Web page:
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What does the Interest Rates Rise mean for you?
Every aspect of financial planning is impacted by the context in which decisions are made. This means that the recent interest rate increase introduced by the Bank of England in early August may mean that now is a good time to review your investments.
The Bank of England held the interest rate at 0.5% in May, but its Governor, Mark Carney, reiterated the view that rates will need to increase if the inflation goal is to be met. It was said that these future increases are likely to be “at a gradual pace and to a limited extent”.
On the 2nd August 2018, true to their word, the interest rate was raised for just the second time in a decade by a quarter of a percentage point, from 0.5% to 0.75%. This may sound minimal but this is the highest level since March 2009 and we must continue to be prepared for gradual increases over time.
Interest rates are already increasing in the US where short-term rates (for loans with a maturity of less than one year) could reach around 3.4% by the end of 2020. Interest rates were raised just last week with forecasts from the US Federal Reserve suggesting that that economy would enjoy at least three more years of growth. This would potentially include another rate hike in December, as well as three more in 2019 and another in 2020.
The economists’ term for what is expected to happen to interest rates in the UK and US is ‘normalisation’. For the rest of us, it means a steady increase. The previous rate of 0.5% was once thought of as an ‘emergency rate’ whereas 3–6% would be more representative in the long term.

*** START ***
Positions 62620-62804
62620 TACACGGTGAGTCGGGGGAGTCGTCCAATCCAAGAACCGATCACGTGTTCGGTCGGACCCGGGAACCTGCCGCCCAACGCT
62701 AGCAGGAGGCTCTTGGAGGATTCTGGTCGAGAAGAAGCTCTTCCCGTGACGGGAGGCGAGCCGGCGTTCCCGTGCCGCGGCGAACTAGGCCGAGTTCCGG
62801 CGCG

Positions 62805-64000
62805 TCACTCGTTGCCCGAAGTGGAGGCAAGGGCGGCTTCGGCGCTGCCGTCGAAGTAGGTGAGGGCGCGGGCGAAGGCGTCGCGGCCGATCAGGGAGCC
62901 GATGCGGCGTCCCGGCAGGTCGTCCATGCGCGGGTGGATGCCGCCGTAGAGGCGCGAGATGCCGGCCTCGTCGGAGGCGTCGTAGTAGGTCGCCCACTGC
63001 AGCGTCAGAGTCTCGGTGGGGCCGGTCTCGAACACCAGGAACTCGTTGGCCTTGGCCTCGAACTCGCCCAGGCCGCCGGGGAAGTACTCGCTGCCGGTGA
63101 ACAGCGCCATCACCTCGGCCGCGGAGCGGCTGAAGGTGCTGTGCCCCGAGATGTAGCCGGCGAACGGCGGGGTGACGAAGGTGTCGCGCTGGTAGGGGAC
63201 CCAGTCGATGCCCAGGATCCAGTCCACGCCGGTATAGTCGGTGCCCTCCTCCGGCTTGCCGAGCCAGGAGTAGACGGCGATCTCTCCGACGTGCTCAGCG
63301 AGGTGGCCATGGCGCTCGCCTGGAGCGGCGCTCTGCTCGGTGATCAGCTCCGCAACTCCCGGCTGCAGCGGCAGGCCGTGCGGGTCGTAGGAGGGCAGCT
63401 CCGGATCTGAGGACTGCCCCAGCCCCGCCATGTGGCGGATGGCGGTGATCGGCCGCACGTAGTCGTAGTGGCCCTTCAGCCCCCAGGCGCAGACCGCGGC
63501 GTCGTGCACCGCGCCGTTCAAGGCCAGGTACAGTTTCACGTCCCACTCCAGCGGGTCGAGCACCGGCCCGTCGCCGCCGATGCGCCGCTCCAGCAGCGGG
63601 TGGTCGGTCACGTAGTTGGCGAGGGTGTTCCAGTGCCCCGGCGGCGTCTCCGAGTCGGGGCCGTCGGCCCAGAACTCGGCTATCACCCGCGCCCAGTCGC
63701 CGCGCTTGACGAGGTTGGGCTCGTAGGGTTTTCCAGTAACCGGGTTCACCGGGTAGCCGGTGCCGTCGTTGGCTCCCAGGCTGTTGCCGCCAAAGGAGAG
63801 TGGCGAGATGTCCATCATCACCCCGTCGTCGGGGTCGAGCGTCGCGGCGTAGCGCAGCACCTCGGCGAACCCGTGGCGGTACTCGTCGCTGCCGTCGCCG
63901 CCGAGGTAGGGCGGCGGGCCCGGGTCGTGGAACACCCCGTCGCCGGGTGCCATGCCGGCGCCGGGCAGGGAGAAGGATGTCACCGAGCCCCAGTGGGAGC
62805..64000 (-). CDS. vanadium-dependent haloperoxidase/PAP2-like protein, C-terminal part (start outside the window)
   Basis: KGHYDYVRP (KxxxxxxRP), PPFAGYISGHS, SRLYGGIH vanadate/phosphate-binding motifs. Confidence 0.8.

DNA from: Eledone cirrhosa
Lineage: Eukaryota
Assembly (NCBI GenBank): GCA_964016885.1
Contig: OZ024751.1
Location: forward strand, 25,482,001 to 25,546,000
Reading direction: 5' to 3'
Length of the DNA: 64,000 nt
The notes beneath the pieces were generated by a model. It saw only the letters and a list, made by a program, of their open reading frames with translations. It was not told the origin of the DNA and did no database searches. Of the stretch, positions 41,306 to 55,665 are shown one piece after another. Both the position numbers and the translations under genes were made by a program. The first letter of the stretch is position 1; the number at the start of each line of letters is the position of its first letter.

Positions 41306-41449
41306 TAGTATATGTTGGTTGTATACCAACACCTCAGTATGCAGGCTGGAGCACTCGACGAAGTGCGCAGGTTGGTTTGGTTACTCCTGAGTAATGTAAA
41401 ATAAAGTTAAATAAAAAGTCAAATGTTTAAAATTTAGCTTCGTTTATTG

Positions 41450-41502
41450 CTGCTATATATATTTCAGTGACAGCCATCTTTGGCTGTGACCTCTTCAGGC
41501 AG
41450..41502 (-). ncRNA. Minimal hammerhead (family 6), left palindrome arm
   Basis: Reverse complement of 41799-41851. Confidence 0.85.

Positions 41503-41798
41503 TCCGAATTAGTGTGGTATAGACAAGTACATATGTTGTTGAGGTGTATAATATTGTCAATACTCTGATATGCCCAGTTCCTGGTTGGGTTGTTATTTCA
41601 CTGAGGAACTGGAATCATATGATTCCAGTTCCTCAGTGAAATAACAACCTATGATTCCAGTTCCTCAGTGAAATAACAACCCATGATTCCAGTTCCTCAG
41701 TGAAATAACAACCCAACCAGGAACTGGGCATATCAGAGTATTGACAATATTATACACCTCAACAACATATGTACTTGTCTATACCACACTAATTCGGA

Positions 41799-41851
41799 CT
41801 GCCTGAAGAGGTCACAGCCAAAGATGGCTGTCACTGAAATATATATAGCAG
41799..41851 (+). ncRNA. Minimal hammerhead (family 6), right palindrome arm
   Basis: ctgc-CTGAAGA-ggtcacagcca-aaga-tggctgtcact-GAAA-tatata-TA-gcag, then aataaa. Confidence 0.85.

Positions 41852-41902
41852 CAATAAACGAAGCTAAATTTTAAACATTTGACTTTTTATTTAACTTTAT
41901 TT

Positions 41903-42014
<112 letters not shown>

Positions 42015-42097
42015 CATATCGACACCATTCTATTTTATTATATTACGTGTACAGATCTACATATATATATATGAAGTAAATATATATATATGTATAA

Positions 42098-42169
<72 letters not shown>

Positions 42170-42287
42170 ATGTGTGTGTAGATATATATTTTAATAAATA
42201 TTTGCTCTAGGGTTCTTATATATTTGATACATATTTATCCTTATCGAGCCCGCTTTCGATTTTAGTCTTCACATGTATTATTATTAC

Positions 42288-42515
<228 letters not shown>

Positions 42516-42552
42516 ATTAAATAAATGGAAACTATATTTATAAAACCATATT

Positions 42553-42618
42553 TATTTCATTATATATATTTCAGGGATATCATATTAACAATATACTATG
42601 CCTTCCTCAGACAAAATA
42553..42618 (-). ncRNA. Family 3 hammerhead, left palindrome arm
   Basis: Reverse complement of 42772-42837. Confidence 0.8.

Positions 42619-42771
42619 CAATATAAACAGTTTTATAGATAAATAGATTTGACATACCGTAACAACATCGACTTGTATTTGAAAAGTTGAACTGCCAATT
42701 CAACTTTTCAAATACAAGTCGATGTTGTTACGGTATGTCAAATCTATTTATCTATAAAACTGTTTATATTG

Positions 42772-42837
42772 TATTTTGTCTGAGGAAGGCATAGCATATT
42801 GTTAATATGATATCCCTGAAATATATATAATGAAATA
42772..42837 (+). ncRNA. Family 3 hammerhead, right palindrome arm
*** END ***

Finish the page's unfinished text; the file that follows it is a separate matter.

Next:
The Federal Reserve started raising rates from its historic low at the end of 2015. Despite many threats to do the same, the Bank of England cut rates in August 2016 in response to the Brexit vote. In hindsight, this was considered an unnecessary move, a point that was arguably confirmed by the reversal of the cut last November.
Mortgages and the Rate Rise
While the Bank of England is not expected to raise rates again until next year despite a rise in inflation, increases in short-term UK interest rates could have a variety of consequences.
It’s important to work out which ones may impact on you and your family’s current and future financial situation.
The rise will no doubt be welcomed by savers but the 3.5 million people with variable or tracker mortgages may want to seek further financial guidance.
Either way, the impact will most likely be minimal but it’s important to stay on top of developments to ensure that your financial decisions make sense.
For example, the Guardian reports that the mortgage market is offering “10-year fixes at interest rates that are only marginally above the two- or five-year fixes taken out by most households.”
Given the rising interest rate environment, it may be wise to take advantage of such longer-term fixes should this fit with your circumstances.
Ups and Downs
Contrary to many expectations, banks have been slower to raise savings rates. Research from Which? shows that just one in six savings accounts has been increased by the full amount while 70% of instant access cash ISAs have stayed the same.
In addition, banks and building societies have been more active in pushing up the costs to variable rate mortgage holders but haven’t necessarily passed on these better returns to savers.
Elsewhere in the financial markets, the values of fixed interest securities, such as government bonds (gilts), could fall. Much will depend upon how long-term interest rates, for ten-year government bonds, react – these may not necessarily follow the short-term rates.
Share values could fluctuate further. The value of commercial property could come under pressure, although rental yields are currently comfortably above the income available from gilts.
If you have not done so already, we recommend that you review your investments in preparation for rising interest rates. For expert guidance and support, contact Vintage Wealth Management today – call us on 020 8371 3111 or email firstname.lastname@example.org
The value of your investments and any income from them can go down as well as up and you may not get back the full amount you invested.
Past performance is not a reliable indicator of future performance.
Investing in shares should be regarded as a long-term investment and should fit in with your overall attitude to risk and financial circumstances.
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